During voting process a voter can cast his/her vote in favor of a party by voting for one of the candidates on the un-prioritized list of his/her party. In this system party-list is open for voters to show their preferences for any of its candidates; hence such a system is called as open-party-list-PR (or open-list-PR, or ol-PR). Sum of all votes for all candidates of a party is the party-vote for the party. Each party is allocated a percentage “party-quota” of party-seats in the assembly that equals the percentage of “party-votes” it collects (via its candidates). Candidate names of a party are re-serialized in accord with votes they collect, with the largest vote getter topping the list, followed by the next highest vote getter, and so on. The party-quota is topped up (filled) off the top of the rearranged party-list prioritized in accord with votes for various candidates.


From the remaining names on various lists lesser positions like those in the bureaucracy, police, security personnel, etc., can be filled. This will make the bureaucrats and police more accountable to the public rather than taking their positions for granted in accord with their supposed merit. They would be serving people instead of memorizing test-guides to obtain a job. Thus, as far as practicable, it would be better to “elect” people to all positions of power, including those in bureaucracy, police, judicial system, etc. Further, as already discussed, the method of election should be ol-PR rather than our current FPTP method. This can go a long way in the direction of making all public officials accountable to the public, as well as bringing about social justice — proportionality of different socio-political groups/parties in positions of power.A hypothetical example as given below will make things more clear.


Suppose a party P1 collects 5% of total votes cast in a state that has 200 assembly seats. Party-quota of P1 would be 10 seats (=5% of the total of 200 seats), which will be filled by the 10 candidates who occupy the top 10 positions in its prioritized party-list. If there are 100 clerical positions to be filled as well, they may be distributed among various parties in accord with votes received by them. Thus party P1 would be offered 5 seats (=5% of the total of 100 clerical positions). They will be filled off the top of the remaining list of P1 after the top 10 have been picked to go to the assembly. It is possible that some of the members close to the top of the list may prefer taking up one of the vacancies in bureaucracy in stead of going to the assembly. That will be their prerogative. They may be allowed to do that.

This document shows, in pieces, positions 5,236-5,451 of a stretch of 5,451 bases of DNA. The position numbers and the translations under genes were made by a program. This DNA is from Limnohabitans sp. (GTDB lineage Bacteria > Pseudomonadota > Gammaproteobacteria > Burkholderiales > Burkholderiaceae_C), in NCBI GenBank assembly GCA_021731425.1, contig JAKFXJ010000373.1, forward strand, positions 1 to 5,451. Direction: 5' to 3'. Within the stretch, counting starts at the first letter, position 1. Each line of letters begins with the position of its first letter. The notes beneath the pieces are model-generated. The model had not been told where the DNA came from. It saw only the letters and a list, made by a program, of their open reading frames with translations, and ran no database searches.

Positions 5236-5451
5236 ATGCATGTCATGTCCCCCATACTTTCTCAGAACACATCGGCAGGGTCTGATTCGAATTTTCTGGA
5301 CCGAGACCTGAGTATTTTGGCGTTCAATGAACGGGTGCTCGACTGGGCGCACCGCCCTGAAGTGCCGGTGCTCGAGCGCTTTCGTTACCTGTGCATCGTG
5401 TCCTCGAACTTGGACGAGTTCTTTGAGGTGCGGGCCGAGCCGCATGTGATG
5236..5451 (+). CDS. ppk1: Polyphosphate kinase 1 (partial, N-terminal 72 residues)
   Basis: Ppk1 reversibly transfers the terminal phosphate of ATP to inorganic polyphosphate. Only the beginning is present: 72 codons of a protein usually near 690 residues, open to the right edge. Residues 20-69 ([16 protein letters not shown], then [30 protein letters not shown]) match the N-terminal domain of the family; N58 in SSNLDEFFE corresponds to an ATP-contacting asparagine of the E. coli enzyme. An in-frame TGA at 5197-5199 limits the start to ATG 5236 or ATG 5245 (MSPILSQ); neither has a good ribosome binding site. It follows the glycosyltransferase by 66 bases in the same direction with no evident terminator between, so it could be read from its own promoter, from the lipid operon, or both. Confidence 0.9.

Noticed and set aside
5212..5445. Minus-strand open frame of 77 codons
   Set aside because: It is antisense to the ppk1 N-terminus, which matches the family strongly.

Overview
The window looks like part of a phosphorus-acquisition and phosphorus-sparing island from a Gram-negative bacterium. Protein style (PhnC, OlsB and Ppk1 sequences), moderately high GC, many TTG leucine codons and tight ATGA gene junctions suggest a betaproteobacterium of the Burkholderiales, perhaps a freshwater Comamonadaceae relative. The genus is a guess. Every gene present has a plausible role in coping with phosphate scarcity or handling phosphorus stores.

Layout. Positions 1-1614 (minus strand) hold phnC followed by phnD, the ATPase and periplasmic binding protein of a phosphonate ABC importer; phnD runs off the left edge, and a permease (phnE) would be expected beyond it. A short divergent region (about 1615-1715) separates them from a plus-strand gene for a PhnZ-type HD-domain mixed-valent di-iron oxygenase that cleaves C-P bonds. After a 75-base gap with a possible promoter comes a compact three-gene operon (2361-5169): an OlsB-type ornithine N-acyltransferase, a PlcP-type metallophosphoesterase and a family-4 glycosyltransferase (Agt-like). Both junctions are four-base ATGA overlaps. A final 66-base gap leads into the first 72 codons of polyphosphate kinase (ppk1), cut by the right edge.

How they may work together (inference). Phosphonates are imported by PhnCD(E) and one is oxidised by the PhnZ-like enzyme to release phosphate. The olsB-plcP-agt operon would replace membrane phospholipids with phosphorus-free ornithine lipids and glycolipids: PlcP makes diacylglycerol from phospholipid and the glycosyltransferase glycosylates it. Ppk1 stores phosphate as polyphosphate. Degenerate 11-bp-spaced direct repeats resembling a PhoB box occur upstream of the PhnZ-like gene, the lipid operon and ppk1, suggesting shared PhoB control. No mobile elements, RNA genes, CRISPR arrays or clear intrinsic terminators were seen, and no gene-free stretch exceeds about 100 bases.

Thus, as far as practicable, it would be better to “elect” people to all positions of power, including those in bureaucracy, police and judicial system. Further, as already discussed, the method of election should be ol-PR rather than our current FPTP method. This can go a long way in the direction of making all public officials accountable to the public, as well as bringing about social justice — proportionality of different socio-political groups/parties in positions of power.


In ol-PR since even very small parties can win their due share of seats in elected bodies, people identifying with those parties would not be swayed much by the big extravagant propaganda of big rich parties, reducing the value of money in elections. Moreover, one need not be the top vote getter among a group trying to win a seat, (they could be 3rd, 4th, 5th if the party is likely to win 5 seats, and still win a seat), candidates would not be vying with each other in spending huge sums of money to get elected, further reducing imperative necessity of spending huge sums of money. If someone has worked hard as a social worker sincerely, s/he would have as much of name recognition (in his/her small party) as one spending a lot of money, and a fair chance of winning a seat, additionally reducing the imperativeness of spending huge sums of money to win a seat. Further, since nomination is not in the hands of party leaders, there would be no necessity to purchase (with money and sycophancy) patronage of the party leaders. Overall, one can see that under ol-PR the imperative necessity of spending huge sums of money will be drastically reduced. This will reduce the necessity of corrupt practices to recover the money spent in elections and the necessity of black money and bribes or stolen money to win an election. Our culture of corruption and sycophancy have deep seated roots in the essentiality of corrupt practices and sycophancy in politics. Ol-PR can allow it to be cleaned up.